• Drill Pay: Service members of the National Guard or Military Reserves participate in drill weekends (usually one weekend a month) and their pay depends on how many drill periods they participate in, their rank, and how long they’ve been in the military.
  • Housing Allowance: Recruits without a spouse or children can live in the barracks for free. However, if you move higher up in rank you can move off base and receive a housing allowance to help pay your room and board. Those that are married or with dependents can be given a home on base rent free, housing allowance for a place off base, or receive perks like better mortgage rates to buy a home due to military status.
  • Food Allowance: All active members are given a food allowance, it just works differently for each person depending on rank. Lower ranking members have food allowances taken out of their paycheck and have to eat in the chow hall; those that live off base are given a monthly food allowance.
  • Family Separation Allowance: Service members that are forced to deploy or move to an area that their spouse or children cannot relocate to are given a family separation allowance.
  • Combat Pay: If a military member is deployed or sent to work in a combat zone, they are paid combat pay due to the danger associated with the task.
  • Other Allowances and Bonuses: There are also allowances for uniforms, not all pay is subject to tax, there are bonuses and reenlistment bonuses, supplemental allowances, child support allowances, etc.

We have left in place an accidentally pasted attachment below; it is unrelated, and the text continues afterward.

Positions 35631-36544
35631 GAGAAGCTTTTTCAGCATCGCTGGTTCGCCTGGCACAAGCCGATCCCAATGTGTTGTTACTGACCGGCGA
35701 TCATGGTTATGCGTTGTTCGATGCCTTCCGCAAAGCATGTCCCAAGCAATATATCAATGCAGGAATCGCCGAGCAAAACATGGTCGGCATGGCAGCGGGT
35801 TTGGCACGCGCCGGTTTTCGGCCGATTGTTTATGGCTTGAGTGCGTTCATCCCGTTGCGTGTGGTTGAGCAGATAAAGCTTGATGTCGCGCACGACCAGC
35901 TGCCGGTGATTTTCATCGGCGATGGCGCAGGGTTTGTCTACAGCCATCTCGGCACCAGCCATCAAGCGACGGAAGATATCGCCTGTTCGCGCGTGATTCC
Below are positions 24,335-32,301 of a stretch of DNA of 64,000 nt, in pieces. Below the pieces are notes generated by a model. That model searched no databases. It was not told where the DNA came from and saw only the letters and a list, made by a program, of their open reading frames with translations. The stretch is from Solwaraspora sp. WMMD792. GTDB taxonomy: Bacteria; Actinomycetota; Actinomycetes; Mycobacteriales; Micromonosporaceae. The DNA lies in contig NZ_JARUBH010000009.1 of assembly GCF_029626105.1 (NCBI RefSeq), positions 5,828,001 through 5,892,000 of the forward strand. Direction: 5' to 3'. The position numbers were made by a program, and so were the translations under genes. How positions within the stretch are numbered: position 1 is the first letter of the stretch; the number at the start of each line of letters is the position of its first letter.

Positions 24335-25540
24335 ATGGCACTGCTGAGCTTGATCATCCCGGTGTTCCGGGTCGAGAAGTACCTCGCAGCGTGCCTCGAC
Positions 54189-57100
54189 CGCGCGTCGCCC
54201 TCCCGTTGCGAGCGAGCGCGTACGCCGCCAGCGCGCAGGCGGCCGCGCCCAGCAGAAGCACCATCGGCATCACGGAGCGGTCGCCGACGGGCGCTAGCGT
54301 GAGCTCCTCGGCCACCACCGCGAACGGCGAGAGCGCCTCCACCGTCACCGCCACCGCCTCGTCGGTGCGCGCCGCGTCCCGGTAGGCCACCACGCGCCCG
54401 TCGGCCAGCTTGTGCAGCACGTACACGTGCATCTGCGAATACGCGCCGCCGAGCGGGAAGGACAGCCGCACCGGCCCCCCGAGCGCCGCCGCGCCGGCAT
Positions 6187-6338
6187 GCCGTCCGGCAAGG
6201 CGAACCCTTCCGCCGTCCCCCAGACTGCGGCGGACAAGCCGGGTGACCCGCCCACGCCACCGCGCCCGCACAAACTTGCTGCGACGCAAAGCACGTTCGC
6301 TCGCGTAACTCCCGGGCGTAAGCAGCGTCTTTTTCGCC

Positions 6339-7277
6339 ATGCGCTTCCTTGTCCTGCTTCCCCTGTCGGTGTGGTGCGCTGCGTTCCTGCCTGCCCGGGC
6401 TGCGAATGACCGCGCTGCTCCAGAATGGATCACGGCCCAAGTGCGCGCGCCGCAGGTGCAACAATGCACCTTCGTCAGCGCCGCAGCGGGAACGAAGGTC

• Special Pay: Certain jobs get higher pay depending on the danger associated with them. Flight pay, hazard pay, diving duty pay, sea pay, and submarine duty pay are all types of pay that are associated with specialized roles and assignments.

Salary vs. Hourly Pay

Now we can see that there are a ton of different funnels of pay in terms of each soldier, marine, airman, and sailor. Answering the question, “How much does someone in the military get paid?” is as difficult as answering the question, “How much does someone in the medical field get paid?” because they are two extremely broad fields that encompass a variety of different situations and professionals. However, at the very basic level, active military members do not get paid less than minimum wage. For instance, an E1 private with less than 2 years experience can make $19,198.80 annually, not counting any of the allowances or bonuses discussed earlier. Someone that makes minimum wage (currently $7.25) and works full-time makes $13,920 as their gross annual income.